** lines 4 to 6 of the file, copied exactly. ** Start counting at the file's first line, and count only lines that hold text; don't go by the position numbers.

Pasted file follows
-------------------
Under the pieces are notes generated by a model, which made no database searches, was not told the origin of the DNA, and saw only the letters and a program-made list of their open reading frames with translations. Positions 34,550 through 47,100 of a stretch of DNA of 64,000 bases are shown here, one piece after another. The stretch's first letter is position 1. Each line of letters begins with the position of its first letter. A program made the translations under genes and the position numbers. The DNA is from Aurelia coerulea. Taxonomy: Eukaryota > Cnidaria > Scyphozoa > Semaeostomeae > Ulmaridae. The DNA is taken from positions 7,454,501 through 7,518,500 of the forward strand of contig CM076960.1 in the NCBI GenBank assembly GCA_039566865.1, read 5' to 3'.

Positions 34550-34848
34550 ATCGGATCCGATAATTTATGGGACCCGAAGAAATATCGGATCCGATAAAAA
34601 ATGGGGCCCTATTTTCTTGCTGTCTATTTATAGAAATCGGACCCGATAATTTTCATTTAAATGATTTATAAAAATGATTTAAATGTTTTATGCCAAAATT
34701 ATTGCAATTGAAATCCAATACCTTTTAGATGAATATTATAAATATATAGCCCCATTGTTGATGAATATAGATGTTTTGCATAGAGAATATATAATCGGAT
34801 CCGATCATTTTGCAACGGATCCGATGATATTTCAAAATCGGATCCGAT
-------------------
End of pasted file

34601 ATGGGGCCCTATTTTCTTGCTGTCTATTTATAGAAATCGGACCCGATAATTTTCATTTAAATGATTTATAAAAATGATTTAAATGTTTTATGCCAAAATT
34701 ATTGCAATTGAAATCCAATACCTTTTAGATGAATATTATAAATATATAGCCCCATTGTTGATGAATATAGATGTTTTGCATAGAGAATATATAATCGGAT
34801 CCGATCATTTTGCAACGGATCCGATGATATTTCAAAATCGGATCCGAT